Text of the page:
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Thesis of The Independent Whig, Part One – Introduction: Why Moral Foundations and Cognitive Style Matter

A vast majority of the psychological and social factors that underlie partisan rancor and divisiveness are aspects of fundamental human nature that are common to everyone regardless of ideology.  I propose that the number of factors that actually differentiate liberals, conservatives, and libertarians is two; Moral Foundations and Cognitive Style. Most people are unaware of all of this. And since we tend to fear and demonize what we don’t understand, that lack of awareness exacerbates the partisan divide.  We can reduce the size of the divide and the amount of demonization that flows back and forth across it by increasing awareness, which in turn will increase empathy and common ground, through education.   

Examples of common factors include:

  1. Intuition comes first, strategic reasoning follows, in every sense of the word “follow.” i.e.,  reason is chronologically after, and is intellectually and conceptually led by, intuition.
  2. Morality binds and blinds
  3. Reason evolved to help us win arguments, not find truth.
  4. Humans evolved to form into groups of like minded individuals which then compete with other groups for scarce resources and political power.
  5. “Like minded” means the individuals in the group share a set of values, or an outlook.
  6. Value sets or outlooks go by names like “ideology,” “morality,” “religion,” and “narrative.”  These are different words that all describe the same underlying aspect of human nature.
  7. Ideologies, moralities, religions, and narratives vary in the degree to which they employ a set of “evolved psychological mechanisms” that were pre-wired into the human brain by natural selection as we became The Social Animal.
  8. Some values become “sacred” in the sense that they are held to be inviolable, unquestionable, ground truth.
  9. We can develop irrational commitments to our sacred values.  When they are challenged or threatened the first thing we throw under the bus in their defense tends to be truth, evidence.
  10. Reason is influenced by a slew of cognitive biases like confirmation bias, reason-based choice, fundamental attribution error, and on and on.
  11. Items from a similar set of logical fallacies and rhetorical tricks also tend to find their way into our arguments.  (There’s overlap between this list and the list of cognitive biases, but there are some unique items in each too.)
  12. We humans are quite skilled at seeing the speck in the eye of those with whom we disagree, and quite incompetent at seeing the log in our own.
  13. Most people are generally unaware, regardless of ideology, of the items in this list and of the items in the much shorter list below, and their consequences in our every-day lives.   

The trick, then, in getting to the bottom of partisan divisiveness and rancor is to tease out from all the things liberals and conservatives think, say, and do, the aspects that are truly unique to each.  Those factors seem to boil down to:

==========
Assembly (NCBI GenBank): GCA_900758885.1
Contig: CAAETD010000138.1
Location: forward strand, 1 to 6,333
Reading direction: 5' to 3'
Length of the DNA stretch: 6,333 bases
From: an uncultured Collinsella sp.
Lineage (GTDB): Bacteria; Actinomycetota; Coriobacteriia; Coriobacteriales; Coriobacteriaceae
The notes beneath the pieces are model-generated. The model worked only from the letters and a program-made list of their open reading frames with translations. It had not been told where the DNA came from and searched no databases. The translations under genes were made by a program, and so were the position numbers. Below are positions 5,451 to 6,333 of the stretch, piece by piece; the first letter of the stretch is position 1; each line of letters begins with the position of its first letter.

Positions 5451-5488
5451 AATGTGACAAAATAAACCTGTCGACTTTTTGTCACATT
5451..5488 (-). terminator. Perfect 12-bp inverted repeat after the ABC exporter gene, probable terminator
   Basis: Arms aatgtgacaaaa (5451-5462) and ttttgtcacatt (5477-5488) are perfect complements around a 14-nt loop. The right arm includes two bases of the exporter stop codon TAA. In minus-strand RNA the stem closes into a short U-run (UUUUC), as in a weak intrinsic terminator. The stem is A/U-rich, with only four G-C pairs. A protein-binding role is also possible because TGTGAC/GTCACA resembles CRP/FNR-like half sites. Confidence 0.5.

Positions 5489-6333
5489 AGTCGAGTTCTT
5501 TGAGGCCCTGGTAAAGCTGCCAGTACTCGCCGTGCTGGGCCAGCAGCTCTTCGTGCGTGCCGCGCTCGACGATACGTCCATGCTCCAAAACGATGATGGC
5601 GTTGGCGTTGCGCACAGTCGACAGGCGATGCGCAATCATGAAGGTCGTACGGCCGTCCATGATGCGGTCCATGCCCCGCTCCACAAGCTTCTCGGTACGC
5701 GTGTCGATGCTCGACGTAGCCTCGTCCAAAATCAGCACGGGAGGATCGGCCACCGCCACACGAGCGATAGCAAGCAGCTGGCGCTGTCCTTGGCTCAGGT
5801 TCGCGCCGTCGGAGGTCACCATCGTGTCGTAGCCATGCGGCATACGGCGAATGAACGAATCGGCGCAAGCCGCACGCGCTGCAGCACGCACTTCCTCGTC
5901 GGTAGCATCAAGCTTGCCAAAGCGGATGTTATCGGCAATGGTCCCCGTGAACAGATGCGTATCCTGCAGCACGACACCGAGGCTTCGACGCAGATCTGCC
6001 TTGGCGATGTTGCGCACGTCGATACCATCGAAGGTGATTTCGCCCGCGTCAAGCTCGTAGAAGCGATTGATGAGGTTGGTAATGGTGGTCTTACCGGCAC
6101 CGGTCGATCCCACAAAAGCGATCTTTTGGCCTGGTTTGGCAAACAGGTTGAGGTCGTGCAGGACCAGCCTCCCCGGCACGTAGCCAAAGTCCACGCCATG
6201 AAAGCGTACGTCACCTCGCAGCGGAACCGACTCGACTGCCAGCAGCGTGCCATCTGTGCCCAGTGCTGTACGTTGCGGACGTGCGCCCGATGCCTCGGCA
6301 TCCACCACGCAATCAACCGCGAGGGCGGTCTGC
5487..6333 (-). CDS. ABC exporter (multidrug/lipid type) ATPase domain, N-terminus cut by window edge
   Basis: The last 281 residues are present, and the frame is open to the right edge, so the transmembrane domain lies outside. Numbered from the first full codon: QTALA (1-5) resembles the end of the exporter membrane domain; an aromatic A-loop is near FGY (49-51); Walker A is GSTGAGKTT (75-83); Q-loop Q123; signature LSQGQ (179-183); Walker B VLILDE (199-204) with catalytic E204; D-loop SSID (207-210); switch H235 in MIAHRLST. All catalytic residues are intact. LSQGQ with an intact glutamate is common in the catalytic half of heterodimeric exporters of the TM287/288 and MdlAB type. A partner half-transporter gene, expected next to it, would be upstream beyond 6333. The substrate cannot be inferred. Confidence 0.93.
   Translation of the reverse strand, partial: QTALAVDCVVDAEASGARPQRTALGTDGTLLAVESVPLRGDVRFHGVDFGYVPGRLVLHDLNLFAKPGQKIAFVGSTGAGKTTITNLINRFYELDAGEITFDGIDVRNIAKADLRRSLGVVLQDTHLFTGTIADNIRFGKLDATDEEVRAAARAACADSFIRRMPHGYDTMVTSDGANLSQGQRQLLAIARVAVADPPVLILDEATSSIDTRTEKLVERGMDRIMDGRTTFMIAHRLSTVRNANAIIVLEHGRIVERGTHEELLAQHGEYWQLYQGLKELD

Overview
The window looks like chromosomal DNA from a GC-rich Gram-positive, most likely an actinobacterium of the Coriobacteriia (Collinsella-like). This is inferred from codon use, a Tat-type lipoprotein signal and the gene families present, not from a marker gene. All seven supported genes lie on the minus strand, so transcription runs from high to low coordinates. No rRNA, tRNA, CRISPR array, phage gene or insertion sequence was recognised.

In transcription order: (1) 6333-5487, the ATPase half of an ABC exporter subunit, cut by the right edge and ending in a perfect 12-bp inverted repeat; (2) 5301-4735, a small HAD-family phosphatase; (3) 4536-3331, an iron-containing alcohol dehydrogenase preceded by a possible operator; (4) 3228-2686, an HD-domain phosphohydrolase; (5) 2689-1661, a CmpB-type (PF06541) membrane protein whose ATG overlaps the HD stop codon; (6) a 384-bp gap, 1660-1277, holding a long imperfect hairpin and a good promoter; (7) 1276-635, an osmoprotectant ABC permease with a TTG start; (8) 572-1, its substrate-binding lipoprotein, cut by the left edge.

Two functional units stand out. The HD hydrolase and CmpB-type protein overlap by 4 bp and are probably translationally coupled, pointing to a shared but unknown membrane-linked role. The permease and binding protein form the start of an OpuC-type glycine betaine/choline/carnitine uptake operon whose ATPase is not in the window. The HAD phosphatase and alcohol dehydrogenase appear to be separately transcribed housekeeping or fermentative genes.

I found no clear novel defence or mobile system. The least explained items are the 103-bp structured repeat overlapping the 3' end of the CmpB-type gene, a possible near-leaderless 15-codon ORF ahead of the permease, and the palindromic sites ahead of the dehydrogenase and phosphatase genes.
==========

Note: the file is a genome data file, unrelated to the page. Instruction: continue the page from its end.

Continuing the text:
1. Cognitive Style
  2. Moral foundations (referred to in item 7 in the above list.)

In Part Two I attempt to pick up where The Righteous Mind: Why Good People Are Divided by Politics and Religion left off, and illustrate more completely how the differences in moral foundations manifest in the real world and influence partisan rancor.  

In Part Three (upcoming, as of 5/27/16, to be posted in the next few weeks) I attempt to tease out some of the differences in Cognitive Style.

Based on these, in Part Four I offer some concrete suggestions as to how we can use this information to answer “Yes” to the following modified version of Rodney King’s question “Can we all get along [better]”?

This thesis is a work in progress.  I may add, delete, or change parts of it as I continue to learn and refine my ideas.  But, I think it’s safe to say that my main themes are well established and will not change a great deal. 

Some amount of divisiveness is inevitable and healthy.  We need each other and rely upon one another to find the specks in our eyes and, eventually, work our way to the truth.  Evolution was clever in “designing” this feature into our psyche.

But we humans have a strong tendency to demonize and vilify that which we don’t understand, and there’s a whole hell of a lot about what makes us think, say, and do the things we do that we don’t understand.   Increasing our understanding of those things will help to shrink, but not eliminate, the size of the partisan divide and the amount of demonization that flows back and forth across it.


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I Support Viewpoint Diversity


A politically diverse group of social scientists, natural scientists, humanists, and other scholars who want to improve our academic disciplines and universities. We share a concern about a growing problem: the loss or lack of “viewpoint diversity.” When nearly everyone in a field shares the same political orientation, certain ideas become orthodoxy, dissent is discouraged, and errors can go unchallenged.

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